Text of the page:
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Former mob boss Franzese warns of gambling addiction

Before reputed mob boss Michael Franzese took the stage, his business partner Robert Michaels explained why they came.

“The reason that we feel it’s so important to be here is because gambling addiction is rampant in our nation. That’s why we’re here, that’s why we leave our families,” Roberts said. “Perhaps someone here tonight or someone that you know is struggling with gambling. It’s ruined careers, it’s cost student-athletes their careers, it’s caused people to commit murder and it’s caused people to take their own lives.”

Michaels then introduced Franzese, son of the Colombo crime family boss; John “Sonny” Franzese, to a packed crowd inside the Sun Dome’s Corral. Franzese served as an acting captain of the Colombo crime family during the 1980s while his father served time in prison.

Franzese wasn’t caught. He turned himself in, and turned his back on the Colombo crime family.

Leaving the mob wasn’t an easy thing to do.

Franzese became a sworn made member of the Colombo crime family at 23. His initiation was a secret ceremony in which blood was drawn from his finger and spilled on a picture of a saint, which was then set afire as he held it.

“I was sworn in on Halloween. They told me, ‘Tonight you are being born again into a new life, La Cosa Nostra. If you betray us, you’ll burn in hell like this saint is burning in your hands.’ Of the six people that I got sworn in with, I’m the only one that’s still alive, and none died of natural causes.”

Franzese is quick to point out that the Mafia in America is very different from the Mafia in Italy. He refers to the American mafia as La Cosa Nostra, or ‘this thing of ours.’ After going over what he calls “Mob 101”, Franzese moved on to the real point of his lecture: the dangers of gambling.

Franzese became involved with anti-gambling work when he was approached by federal agents in prison and offered a deal that he couldn’t refuse. The FBI agents asked him to participate in a video about gambling with National Basketball Association and other major sports leagues. The rest is history. Franzese was able to shave two years off of his prison sentence by agreeing to travel the country talking to collegiate and professional athletes about the dangers of gambling.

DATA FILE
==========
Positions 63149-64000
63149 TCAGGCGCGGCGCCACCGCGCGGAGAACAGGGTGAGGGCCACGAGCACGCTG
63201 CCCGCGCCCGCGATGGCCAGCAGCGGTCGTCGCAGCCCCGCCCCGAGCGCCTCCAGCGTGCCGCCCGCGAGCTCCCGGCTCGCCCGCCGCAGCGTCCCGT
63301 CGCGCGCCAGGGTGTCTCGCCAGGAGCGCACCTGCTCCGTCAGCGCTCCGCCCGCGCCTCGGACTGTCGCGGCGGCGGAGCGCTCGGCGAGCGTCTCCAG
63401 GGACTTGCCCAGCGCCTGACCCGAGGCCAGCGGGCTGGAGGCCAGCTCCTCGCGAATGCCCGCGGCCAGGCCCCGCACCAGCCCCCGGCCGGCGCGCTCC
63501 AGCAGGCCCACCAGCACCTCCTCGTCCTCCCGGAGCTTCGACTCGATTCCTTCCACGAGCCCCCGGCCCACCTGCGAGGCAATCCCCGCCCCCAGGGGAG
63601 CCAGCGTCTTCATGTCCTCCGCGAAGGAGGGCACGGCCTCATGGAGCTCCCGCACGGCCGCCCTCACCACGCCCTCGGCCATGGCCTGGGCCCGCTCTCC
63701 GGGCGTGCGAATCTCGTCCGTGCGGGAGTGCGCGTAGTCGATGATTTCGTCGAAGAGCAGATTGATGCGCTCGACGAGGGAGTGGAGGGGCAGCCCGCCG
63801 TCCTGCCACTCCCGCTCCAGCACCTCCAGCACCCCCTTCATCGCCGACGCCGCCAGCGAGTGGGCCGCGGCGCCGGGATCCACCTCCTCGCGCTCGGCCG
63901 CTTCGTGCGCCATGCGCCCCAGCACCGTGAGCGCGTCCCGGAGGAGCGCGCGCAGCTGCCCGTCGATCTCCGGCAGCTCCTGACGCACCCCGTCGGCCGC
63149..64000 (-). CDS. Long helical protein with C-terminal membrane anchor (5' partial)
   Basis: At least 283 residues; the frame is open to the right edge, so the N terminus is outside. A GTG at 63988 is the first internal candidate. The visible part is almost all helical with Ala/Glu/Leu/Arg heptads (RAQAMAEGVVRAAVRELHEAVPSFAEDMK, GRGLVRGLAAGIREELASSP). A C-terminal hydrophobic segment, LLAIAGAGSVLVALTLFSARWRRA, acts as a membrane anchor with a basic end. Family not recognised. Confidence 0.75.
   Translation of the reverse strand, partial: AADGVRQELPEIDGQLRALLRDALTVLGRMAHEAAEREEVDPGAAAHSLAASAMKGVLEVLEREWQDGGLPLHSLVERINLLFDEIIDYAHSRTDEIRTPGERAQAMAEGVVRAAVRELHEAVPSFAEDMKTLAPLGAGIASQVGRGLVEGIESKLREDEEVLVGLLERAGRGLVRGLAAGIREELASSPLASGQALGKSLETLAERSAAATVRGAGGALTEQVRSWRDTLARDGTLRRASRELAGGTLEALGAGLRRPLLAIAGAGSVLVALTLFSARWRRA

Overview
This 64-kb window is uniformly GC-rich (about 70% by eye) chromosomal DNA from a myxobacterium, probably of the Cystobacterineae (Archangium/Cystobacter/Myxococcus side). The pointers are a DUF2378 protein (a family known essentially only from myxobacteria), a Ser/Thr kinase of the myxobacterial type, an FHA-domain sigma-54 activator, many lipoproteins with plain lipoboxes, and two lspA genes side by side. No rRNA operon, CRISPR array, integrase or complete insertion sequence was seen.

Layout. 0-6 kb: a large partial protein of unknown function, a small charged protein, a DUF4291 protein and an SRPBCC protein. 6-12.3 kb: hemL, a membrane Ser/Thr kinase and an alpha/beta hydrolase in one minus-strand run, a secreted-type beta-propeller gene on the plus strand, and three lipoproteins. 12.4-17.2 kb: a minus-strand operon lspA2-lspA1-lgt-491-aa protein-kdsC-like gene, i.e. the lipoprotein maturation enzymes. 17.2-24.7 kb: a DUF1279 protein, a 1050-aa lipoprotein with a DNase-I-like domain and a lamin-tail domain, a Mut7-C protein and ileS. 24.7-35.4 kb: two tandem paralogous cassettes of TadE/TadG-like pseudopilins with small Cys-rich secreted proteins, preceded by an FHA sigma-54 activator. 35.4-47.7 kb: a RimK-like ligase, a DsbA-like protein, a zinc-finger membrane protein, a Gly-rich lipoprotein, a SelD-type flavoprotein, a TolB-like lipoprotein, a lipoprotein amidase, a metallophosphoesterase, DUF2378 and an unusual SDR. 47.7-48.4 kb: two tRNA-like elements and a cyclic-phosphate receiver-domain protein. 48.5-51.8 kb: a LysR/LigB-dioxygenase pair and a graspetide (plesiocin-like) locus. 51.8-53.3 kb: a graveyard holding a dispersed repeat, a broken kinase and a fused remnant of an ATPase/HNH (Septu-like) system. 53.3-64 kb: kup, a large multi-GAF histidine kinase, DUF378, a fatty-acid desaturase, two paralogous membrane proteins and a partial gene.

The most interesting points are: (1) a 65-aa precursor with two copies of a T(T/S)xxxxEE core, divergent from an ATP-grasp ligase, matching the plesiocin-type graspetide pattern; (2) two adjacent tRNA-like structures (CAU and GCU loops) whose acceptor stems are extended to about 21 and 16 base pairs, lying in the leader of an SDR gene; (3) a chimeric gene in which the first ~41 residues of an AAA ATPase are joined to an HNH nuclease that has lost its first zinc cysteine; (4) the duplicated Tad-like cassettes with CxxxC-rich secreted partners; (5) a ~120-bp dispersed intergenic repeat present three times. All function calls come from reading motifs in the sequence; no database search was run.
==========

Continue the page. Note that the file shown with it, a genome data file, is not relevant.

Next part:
His message is for women and men. As Franzese recounted, “today women are just as involved as men in gambling. Women gamble for different reasons: 70 percent are emotional gamblers, 10 percent are action gamblers, and there is a 60/40 split between men and women in gambling treatment.”

He wanted students to know that even seemingly harmless forms of gambling are dangerous.

“Video poker machines are known as the crack cocaine of the industry,” he said. “Some of you out there don’t even realize what could be happening to you, even in casual poker games.”

According to Franzese, this message is even important for athletes, as they are often approached by bookies and offered money to throw games or provide information about a game or their teammates. Franzese read from an NCAA study, which found that 5 percent of college football players either threw a game, knew of a teammate who did, provided inside information about a game or were threatened or harmed because of betting on a game.

Franzese spoke of the desperation that overtakes those who owe money in gambling.

“If you’ve got a roommate who’s gambling, hide your stuff,” he said. “When gambling comes around, crime comes along with it.” He also cautioned college athletes to be wary of agents. He recounted an agent scheme he was involved with in which athletes were paid to throw games.

“Beware of sports agents, these guys can be slimy,” he said. “You can’t take anything that you shouldn’t be taking. It’s going to get you in trouble. You can’t let somebody make a sucker out of you.”

Asked if Franzese still looks over his shoulder, he responded by saying “The contract (put on his life by the Colombo family for turning his back on them) is never really removed. I had to change my whole life around. I can’t go back to New York and go back to the old neighborhood. I don’t even walk my dog the same time every morning so I don’t create a routine. Am I ever out of the woods? No.”

Franzese earned enormous sums of money for the mafia -$6 million to $8 million per week. Fortune Magazine ranked him 18th on its list of “50 biggest Mafia bosses” in 1986. He was also called “one of the biggest money earners in the history of the Mafia” by Life Magazine in 1987. Franzese’s most lucrative scheme was the one that landed him in jail: a gasoline tax fraud worth $1 billion.

Franzese ended his lecture by letting his audience know gambling is here to stay.”There’s a trail of misery left behind it,” he said. “Be mindful of it, be careful of it and don’t let it catch you.”

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